The book works splendidly as a class read aloud and as a lap book for a single child, but how does it work as an independent read for the newly emergent reader?  While the font is rather small and the narrative is not straightforward, everything else about the book works in its favor: pictorial clues for the text, repetition of words and phrases from a controlled vocabulary of several dozen words, a relatively short number of words per line and lines per page, and a prevalence of monosyllabic words with many of the polysyllabic words ending with “ing.”  I don’t necessarily expect this book to wrest the Geisel Medal away from PENNY AND HER MARBLE, but I wouldn’t be surprised by some recognition by that committee.

IF YOU WANT TO SEE A WHALE doesn’t crack my top three, but in the event that the committee doesn’t like my top three, then I can easily get behind this one.  What about you?


Jonathan Hunt About Jonathan Hunt

Jonathan Hunt is the Coordinator of Library Media Services at the San Diego County Office of Education. He served on the 2006 Newbery committee, and has also judged the Caldecott Medal, the Printz Award, the Boston Globe-Horn Book Awards, and the Los Angeles Times Book Prize. You can reach him at


  1. Leonard Kim says:

    I would love this to win something, but I also see the potential flaw you’ve identified (same as AND THEN IT’S SPRING), that “the middle of the book meanders a bit.” I think one could excise two or so stanzas (e.g., the one about nibble scooters and the one about clouds) and the book as a whole wouldn’t be any worse and arguably would be tighter. (I’ve felt this when reading aloud to my daughter — her attention strays just as the book exhorts her not to). However, those stanzas are lovely in and of themselves so how one feels about this probably does come down to taste.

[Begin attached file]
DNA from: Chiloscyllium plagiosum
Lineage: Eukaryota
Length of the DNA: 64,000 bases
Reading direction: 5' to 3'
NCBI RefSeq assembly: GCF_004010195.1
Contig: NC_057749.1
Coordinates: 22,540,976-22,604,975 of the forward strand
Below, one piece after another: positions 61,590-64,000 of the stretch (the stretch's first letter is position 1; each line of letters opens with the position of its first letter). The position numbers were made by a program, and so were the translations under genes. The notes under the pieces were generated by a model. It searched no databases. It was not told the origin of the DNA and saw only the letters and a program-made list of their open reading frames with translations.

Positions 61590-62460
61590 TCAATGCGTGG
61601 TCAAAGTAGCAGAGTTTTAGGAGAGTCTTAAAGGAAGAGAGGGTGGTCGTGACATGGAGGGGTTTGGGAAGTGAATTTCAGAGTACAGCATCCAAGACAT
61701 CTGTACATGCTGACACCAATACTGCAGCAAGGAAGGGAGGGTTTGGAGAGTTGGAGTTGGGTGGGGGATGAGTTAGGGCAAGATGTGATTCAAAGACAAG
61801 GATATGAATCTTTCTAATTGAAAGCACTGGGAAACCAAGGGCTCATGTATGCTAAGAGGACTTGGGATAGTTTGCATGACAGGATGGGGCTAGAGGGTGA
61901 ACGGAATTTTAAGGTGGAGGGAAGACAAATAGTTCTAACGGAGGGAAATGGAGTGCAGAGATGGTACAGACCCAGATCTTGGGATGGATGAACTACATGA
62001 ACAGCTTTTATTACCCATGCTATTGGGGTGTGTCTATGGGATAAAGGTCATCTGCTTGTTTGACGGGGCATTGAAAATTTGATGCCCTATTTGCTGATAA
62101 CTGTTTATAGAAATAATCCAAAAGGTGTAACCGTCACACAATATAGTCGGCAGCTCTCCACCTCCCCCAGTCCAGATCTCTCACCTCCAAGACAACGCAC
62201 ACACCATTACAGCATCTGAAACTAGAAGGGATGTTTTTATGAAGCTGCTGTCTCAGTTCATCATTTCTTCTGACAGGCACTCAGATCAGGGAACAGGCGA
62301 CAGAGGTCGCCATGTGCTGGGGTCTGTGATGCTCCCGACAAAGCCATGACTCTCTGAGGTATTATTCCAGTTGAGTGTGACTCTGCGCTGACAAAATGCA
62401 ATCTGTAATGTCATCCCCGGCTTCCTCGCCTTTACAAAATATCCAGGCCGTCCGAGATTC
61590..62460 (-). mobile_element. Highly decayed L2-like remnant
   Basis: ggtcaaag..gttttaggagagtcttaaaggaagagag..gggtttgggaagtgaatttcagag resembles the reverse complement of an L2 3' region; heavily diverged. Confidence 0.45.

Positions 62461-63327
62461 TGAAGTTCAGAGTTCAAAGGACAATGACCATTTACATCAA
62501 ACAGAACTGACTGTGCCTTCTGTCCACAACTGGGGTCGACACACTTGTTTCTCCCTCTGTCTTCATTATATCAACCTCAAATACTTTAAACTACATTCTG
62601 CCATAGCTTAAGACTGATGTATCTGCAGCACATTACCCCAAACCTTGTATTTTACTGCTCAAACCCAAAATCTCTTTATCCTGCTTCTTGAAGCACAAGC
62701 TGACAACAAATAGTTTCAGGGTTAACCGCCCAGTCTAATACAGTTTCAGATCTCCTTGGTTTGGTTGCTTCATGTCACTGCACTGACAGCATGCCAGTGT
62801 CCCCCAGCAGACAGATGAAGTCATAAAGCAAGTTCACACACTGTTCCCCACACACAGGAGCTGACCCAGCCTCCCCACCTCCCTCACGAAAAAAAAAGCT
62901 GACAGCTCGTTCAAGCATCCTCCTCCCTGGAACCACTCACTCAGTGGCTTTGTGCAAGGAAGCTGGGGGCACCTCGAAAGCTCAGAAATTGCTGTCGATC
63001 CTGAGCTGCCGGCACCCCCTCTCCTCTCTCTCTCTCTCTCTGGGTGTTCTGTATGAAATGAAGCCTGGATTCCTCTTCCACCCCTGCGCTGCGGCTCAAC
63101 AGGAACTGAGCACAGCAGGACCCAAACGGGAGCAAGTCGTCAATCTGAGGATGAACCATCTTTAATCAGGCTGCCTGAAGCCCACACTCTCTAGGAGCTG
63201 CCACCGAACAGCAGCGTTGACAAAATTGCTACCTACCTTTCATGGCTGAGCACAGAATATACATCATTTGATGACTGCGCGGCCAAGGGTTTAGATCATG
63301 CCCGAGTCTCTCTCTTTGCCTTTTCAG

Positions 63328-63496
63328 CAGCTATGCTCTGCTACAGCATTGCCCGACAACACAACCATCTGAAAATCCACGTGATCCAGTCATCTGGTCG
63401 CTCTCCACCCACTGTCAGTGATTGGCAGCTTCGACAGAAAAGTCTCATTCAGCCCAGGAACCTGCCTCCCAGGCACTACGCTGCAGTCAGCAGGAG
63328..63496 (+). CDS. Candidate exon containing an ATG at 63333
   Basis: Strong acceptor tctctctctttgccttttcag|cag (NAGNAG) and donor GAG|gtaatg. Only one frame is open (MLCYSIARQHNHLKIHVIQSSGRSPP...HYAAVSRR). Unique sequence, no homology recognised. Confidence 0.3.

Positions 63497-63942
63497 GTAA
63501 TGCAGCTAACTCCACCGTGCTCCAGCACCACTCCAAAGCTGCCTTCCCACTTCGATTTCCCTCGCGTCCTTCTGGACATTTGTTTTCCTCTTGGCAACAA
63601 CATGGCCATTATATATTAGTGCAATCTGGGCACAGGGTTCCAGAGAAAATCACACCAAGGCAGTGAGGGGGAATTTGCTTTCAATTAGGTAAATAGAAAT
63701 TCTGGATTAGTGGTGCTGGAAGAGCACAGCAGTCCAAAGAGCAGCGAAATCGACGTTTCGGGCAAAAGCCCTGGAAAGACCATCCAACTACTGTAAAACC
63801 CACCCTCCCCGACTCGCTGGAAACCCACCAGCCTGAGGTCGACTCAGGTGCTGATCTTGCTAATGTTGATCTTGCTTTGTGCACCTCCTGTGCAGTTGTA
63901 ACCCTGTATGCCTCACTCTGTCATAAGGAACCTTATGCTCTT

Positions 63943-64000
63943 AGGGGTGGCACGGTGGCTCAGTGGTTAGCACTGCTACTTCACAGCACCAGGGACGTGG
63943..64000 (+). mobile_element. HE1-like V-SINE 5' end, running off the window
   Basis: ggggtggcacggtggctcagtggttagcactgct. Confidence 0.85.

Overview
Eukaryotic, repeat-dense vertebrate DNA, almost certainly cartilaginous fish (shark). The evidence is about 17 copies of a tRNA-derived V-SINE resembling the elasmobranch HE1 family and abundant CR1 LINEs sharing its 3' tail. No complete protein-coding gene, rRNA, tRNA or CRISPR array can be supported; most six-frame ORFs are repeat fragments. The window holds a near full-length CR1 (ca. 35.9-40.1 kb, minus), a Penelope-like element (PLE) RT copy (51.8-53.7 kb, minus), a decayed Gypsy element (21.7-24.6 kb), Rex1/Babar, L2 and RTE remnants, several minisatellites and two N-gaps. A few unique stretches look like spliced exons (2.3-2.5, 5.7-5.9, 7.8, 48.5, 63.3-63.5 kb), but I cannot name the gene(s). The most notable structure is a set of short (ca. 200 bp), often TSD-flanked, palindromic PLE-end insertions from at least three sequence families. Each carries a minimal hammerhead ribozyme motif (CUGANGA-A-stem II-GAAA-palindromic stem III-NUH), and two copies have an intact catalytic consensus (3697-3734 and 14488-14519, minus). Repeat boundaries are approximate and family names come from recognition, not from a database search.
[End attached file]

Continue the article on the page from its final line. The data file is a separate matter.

• Jonathan Hunt Jonathan Hunt says:

      I’m not sure the middle makes it weak as either a poem or a picture book. Sure, some picture books have a tighter plot in the middle, but not all of them. Ditto for novels. Now, I do think it makes it more problematic for the Geisel committee.

  2. I don’t know about the picture book vs. poetry debate, but I am head over heels for this book. It is a lovely picture book, and is true to the form as the illustrations do a hefty amount of storytelling. The whale in the clouds, the whale just below the surface…those aren’t in Julie’s words, but when paired with Erin’s visuals it adds another layer of meaning.

    Might not be in my top three either, but it’s one I am thrilled to have in the canon.

  3. Mary Kraus says:

    What a delightful book! I loved the message of not losing sight of the small pleasures in life at the expense of focusing on finding the big thing! I honestly thought I wouldn’t see the whale at the end and the “moral” would be to look beneath the surface of life… alas… the whale IS beneath the surface… if we don’t lose sight of the small pleasures in life they will ultimately merge into the big pleasures… or am I reaching?

  4. Jonathan Hunt Jonathan Hunt says:

    Since we almost certainly won’t have time to squeeze another picture book post in, I’m just going to dump comments here.

    BATTLE BUNNY: This was funny. Obviously, it’s Geisel chances may be better than its Newbery chances, but like IF YOU WANT TO SEE A WHALE even those may be in jeopardy because its for a sophisticated early reader.

    LITTLE SANTA: I like the folkloric quality of this one, but it’s probably too understated to make a dent in the final nomination lists.